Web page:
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July 5, 2007
The University Studies Abroad Consortium, also known as USAC, and the University welcomed a delegation from the Southwest University Of Nationalities (SWUN) in Chengdu, China to the University campus to renew the study abroad program agreement and tour the Reno-Tahoe area on Tuesday, July 3.
The renewal of the four-year-old program represents the good relationship between the two universities and the great benefits American students receive with studying in the Chengdu area, according to Carmelo Urza, director of USAC.
"Our students have fallen in love with SWUN and Chengdu," Urza said. "So many of them return to Chengdu to work or visit their friends."
The Chengdu program offers students an on-campus dormitory and classes specifically designed for them, such as intensive Chinese language classes, art history, and economics. Economics is a fitting subject, for students interested in studying abroad in China, which has an increasing manufacturing and business role in the world market, Urza said.
"The country transformed from a third world country to a cutting-edge manufacturing and business giant," Urza said. "As a result, it's important for Americans to become familiar with the country and their history, their people and their language."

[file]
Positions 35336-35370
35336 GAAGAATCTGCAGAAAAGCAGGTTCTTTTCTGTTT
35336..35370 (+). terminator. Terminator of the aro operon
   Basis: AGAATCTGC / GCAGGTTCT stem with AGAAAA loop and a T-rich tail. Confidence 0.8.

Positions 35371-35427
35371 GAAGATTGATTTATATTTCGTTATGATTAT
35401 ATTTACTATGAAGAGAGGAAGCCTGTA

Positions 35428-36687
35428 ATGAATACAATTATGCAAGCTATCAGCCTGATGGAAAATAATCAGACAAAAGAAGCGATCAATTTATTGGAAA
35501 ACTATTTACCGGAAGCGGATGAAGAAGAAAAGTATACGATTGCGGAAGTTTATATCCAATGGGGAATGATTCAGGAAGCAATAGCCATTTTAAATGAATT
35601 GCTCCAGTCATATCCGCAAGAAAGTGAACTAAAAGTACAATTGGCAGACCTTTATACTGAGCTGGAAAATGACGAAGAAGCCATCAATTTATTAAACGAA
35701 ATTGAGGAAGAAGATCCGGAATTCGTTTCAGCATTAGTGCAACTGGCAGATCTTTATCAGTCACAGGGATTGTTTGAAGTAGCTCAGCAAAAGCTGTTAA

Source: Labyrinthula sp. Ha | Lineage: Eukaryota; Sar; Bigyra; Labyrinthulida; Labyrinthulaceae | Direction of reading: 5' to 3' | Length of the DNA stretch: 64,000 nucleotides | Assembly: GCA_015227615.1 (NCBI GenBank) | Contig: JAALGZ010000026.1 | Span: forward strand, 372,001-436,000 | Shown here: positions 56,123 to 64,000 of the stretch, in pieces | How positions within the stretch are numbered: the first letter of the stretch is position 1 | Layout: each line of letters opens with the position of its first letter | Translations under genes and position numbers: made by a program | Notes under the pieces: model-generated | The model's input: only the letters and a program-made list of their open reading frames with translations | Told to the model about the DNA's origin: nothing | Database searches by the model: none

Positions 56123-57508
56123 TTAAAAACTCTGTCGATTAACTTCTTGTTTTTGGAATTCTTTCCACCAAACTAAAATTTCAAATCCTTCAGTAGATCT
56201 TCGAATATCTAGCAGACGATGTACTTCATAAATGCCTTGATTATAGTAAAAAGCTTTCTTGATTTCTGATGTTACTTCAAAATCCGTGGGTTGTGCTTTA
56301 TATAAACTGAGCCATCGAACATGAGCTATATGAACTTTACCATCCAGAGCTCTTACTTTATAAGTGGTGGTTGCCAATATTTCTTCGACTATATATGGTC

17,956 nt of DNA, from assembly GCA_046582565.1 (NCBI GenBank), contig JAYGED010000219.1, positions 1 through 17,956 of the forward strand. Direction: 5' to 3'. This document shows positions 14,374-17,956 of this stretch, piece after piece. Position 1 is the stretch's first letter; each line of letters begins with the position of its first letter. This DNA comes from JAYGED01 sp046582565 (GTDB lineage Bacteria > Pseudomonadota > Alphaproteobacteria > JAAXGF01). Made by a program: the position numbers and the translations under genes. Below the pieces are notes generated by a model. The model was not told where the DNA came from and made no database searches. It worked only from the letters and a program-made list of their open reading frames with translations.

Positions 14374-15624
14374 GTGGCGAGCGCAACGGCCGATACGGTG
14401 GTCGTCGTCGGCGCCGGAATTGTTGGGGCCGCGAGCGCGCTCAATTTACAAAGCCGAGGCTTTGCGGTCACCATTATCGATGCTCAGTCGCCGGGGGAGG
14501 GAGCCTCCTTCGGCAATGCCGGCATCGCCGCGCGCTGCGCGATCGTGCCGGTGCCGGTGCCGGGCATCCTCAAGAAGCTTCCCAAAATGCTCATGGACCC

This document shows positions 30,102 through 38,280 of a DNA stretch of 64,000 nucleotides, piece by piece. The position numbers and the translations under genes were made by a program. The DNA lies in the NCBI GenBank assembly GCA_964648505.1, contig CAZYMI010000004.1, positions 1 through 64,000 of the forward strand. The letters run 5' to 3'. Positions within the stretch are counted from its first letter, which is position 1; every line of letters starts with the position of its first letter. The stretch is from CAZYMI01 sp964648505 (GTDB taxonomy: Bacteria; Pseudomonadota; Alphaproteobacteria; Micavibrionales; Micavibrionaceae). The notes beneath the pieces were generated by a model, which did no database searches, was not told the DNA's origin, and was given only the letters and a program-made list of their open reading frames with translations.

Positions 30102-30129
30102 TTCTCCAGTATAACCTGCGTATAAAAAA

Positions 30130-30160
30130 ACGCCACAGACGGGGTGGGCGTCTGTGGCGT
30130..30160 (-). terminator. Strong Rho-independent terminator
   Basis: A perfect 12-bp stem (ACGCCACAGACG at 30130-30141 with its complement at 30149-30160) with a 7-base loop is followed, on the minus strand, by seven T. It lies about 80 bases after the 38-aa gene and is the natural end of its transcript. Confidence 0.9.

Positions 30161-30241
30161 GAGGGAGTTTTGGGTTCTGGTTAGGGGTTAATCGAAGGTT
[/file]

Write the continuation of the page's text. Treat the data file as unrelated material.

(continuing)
The signing ceremony allowed the SWUN visitors to meet with President Milton Glick, Urza and Vice Provost of Instruction and Undergraduate Programs Bill Cathey. The Chinese delegation was made up of the vice president, the Director of the International Education and International Programs, a professor of the School of Economics and a professor of the Nationalities Research Institute at SWUN.
President Glick asserted his belief in the importance of receiving education overseas, emphasizing the benefits both University and Chinese students have to gain in studying abroad.
"We believe we have much to learn from you and hope you have much to learn from us," Glick said, "One of the only ways to understand the world is to spend time there and meet with the teachers, families, scholars and businesses of our sister nation of China."
The vice president of the SWUN Chinese delegation spoke through a translator, expressing his thanks for the invitation to the campus and extending his own invitation to Urza and Glick to the SWUN campus.
"Thank you for the invitation to visit the campus and to develop the relationship between the two universities," Xinyu said. "We hope to see Carmelo and President Glick in China soon."
Urza hopes the delegation's visit to the University will expand the idea of SWUN students studying here at the University.
"We think it's important for them to come away with an idea of who their partners are," Urza said. "Even to the extent of the knowledge that they can send their students here, as well."